Ph.D Thesis

Ph.D StudentTopaz Orit
SubjectMolecular Genetics of Familial Tumoral Calcinosis
DepartmentDepartment of Medicine
Supervisors PROF. Eli Sprecher
Full Thesis textFull thesis text - English Version


Familial tumoral calcinosis (FTC) is a rare autosomal recessive disorder, characterized by deposition of calcified masses in cutaneous and subcutaneous tissues resulting in painful ulcerative lesions and severe skin and bone infections.  Clinical and metabolic assessment of these families revealed the existence of two forms of FTC:

1). Hyperphosphatemic FTC (HFTC) in families of Druze and Afro-American origins, where elevated levels of phosphate (Pi) were found to precede tumor development.

2) Normophosphatemic FTC (NFTC) in families of Jewish Yemenite origin was found to be characterized by smaller tumors often located in acral areas, and accompanied by inflammatory manifestations.

Consanguinity in the Druze families and Jewish Yemenite families enabled us to use homozygosity mapping to localize the HFTC and NFTC genes to 2q24-q31 and 7q21-7q21.3, respectively. Three deleterious mutations (two splice-site mutations and a non-sense mutation: 1524+1G>A, 1524+5G>A and R162X, respectively) in GALNT3, encoding ppGalNacT3, a glycosyltransferase responsible for initiating mucin-type O-glycosylation, were detected in the HFTC cohort. Using RNA extracted from skin biopsies and blood samples from Druze patients, we observed very low amounts of an aberrant GALNT3 splice variant, lacking exon 7. In situ hybridization and immunohistochemical studies of frozen skin sections of biopsies of Druze patients revealed complete absence of staining for GALNT3 mRNA and protein, respectively. Thus HFTC results from ppGalNacT3 deficiency.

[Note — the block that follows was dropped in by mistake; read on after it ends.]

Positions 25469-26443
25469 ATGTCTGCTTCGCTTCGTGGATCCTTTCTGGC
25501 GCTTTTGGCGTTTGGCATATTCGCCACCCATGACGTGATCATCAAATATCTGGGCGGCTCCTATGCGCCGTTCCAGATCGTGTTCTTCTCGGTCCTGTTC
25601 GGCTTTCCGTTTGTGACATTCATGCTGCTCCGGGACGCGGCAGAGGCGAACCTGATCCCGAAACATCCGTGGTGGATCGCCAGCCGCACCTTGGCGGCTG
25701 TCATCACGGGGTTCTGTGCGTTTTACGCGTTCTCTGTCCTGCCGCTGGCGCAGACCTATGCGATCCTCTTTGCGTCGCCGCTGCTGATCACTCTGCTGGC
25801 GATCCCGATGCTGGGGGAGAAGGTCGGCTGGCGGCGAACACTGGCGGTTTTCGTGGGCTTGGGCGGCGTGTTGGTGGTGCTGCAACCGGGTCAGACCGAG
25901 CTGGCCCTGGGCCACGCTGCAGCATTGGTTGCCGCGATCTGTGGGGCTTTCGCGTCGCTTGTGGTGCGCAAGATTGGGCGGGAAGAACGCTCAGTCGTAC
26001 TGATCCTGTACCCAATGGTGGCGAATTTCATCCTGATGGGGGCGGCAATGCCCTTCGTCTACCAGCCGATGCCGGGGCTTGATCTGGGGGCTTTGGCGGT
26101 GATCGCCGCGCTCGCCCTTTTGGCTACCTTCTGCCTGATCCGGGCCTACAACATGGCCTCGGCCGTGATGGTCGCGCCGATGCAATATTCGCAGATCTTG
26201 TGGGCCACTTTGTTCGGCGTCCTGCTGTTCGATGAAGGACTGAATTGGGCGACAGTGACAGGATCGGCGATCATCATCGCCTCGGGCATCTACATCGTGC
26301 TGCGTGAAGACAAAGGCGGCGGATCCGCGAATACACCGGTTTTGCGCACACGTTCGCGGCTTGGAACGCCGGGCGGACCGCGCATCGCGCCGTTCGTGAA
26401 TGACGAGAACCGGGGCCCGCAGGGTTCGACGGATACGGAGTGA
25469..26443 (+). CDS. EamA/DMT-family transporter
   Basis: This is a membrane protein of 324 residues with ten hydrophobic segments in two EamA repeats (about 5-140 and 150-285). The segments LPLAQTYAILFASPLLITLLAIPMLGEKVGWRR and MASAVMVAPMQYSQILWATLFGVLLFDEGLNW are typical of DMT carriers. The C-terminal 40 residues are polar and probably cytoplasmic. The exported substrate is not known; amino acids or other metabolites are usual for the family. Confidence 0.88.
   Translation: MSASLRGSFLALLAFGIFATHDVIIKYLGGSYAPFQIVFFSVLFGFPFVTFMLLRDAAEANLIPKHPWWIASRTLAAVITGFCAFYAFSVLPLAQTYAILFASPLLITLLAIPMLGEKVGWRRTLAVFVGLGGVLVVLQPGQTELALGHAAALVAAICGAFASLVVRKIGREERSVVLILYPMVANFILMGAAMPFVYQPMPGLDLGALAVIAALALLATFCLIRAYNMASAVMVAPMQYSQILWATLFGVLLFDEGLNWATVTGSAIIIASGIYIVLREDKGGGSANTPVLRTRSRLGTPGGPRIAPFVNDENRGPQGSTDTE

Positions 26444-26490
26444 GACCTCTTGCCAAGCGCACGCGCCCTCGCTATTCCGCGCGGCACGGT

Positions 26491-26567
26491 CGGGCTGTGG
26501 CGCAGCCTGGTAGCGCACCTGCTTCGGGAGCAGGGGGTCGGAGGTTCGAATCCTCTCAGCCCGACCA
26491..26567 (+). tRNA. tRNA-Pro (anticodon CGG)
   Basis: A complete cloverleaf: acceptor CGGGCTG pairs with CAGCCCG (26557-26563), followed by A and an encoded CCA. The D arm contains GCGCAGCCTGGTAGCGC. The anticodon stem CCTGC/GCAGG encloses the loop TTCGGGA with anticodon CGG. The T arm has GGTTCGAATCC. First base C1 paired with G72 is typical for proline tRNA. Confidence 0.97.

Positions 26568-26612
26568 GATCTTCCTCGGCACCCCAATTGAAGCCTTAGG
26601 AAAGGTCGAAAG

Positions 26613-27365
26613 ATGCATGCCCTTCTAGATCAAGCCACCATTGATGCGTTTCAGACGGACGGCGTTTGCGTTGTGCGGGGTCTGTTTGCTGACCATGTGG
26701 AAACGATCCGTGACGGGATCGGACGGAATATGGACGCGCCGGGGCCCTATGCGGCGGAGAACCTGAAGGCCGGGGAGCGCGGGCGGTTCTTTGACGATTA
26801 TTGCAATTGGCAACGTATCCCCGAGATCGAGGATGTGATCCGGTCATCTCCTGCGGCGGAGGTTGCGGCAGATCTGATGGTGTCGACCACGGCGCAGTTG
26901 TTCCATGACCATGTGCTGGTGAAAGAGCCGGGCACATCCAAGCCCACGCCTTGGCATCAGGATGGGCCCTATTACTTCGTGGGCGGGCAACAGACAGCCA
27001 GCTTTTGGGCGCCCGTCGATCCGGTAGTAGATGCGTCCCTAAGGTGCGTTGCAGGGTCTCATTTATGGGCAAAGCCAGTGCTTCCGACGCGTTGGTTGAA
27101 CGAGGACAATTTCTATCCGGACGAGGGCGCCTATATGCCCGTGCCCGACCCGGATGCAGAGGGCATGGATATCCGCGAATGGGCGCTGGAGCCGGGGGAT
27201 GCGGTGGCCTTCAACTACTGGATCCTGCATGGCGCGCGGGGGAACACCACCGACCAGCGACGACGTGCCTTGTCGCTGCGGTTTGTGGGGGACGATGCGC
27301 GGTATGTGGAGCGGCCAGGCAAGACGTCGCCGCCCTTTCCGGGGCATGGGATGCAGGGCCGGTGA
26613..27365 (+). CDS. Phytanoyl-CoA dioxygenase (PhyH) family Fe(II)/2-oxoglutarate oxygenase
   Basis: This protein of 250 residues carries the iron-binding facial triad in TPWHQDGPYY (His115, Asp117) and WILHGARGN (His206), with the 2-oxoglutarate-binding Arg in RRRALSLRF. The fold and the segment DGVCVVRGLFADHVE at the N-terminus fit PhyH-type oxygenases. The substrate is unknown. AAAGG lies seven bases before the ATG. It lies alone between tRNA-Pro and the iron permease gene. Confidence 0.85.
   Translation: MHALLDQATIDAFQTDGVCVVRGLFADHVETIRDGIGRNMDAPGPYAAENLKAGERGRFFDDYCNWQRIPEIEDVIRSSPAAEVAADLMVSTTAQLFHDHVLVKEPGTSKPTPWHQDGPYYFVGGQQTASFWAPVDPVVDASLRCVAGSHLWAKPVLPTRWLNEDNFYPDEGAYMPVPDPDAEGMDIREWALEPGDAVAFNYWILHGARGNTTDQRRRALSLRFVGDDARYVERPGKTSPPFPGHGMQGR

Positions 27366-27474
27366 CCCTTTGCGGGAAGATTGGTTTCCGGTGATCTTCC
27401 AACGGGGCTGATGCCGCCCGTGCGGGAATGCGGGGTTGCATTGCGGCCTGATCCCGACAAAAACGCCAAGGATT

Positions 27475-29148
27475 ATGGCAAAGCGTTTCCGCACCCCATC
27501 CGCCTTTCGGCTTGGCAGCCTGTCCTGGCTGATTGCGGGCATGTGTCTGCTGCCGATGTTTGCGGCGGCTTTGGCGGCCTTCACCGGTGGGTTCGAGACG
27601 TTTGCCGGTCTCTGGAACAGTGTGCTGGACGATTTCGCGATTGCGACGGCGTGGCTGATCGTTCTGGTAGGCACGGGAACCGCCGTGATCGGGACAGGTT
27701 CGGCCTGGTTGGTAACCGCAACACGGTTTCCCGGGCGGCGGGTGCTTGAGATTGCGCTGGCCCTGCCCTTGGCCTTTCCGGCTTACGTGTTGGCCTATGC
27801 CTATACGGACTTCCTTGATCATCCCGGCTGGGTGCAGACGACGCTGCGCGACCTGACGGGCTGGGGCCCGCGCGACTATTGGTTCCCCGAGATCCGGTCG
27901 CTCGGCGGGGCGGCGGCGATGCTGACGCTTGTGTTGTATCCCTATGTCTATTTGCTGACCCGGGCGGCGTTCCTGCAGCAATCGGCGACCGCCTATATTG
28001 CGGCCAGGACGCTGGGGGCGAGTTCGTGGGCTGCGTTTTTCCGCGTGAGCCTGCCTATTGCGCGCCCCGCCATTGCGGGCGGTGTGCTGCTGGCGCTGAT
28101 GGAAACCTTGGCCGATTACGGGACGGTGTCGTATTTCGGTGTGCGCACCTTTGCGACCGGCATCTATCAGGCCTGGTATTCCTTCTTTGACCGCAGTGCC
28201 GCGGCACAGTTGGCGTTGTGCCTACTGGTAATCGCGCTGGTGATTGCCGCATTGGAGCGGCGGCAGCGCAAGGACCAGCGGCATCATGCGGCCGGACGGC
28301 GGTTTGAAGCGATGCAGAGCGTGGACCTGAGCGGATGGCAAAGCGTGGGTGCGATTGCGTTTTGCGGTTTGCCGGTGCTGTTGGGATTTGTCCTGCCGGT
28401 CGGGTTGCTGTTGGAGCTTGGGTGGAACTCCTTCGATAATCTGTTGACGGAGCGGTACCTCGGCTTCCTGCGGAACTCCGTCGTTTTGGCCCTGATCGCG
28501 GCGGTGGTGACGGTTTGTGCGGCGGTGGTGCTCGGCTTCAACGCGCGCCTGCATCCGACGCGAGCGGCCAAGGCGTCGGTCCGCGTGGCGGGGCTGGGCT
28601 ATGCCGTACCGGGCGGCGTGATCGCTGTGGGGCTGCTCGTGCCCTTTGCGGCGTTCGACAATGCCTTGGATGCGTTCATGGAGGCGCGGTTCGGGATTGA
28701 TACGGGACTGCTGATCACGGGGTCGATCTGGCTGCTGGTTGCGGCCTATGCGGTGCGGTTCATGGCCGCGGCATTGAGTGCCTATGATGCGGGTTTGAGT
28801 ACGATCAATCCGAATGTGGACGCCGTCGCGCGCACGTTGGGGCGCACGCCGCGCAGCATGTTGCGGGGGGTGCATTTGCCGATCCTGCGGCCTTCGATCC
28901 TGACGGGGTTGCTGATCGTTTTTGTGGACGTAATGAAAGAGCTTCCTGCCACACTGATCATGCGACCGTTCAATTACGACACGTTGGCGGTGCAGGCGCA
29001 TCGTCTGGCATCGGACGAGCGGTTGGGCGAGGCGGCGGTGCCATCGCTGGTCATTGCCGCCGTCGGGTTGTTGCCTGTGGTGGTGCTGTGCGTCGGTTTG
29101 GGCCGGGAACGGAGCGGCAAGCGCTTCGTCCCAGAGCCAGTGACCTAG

We further demonstrated that hyperphosphatemia-hyperostosis syndrome (HHS), a rare autosomal recessive bone disease, and HFTC are allelic disorders. Using microsatellite analysis, we demonstrated that the mutation had appeared in Israeli Druze and Moslem populations as a result of a founder effect. Hence, these data suggest the existence of gene modifiers of importance.

We then screened candidate genes located within the NFTC critical region on 7q. We identified a missense mutation (K1495E) in Sterile Alpha Motif Domain containing 9 (SAMD9), which was found to segregate with the disease in all Yemenite families. Transfection of HEK293 cells with K1495E-carrying GFP-SAMD9 fusion resulted in remarkably decreased expression of the fusion protein, which was consequently confirmed by western blotting.  Our data indicate that SAMD9 is involved in the regulation of extraosseous calcification, a process of considerable importance in a wide range of common diseases such as atherosclerosis and autoimmune disorders.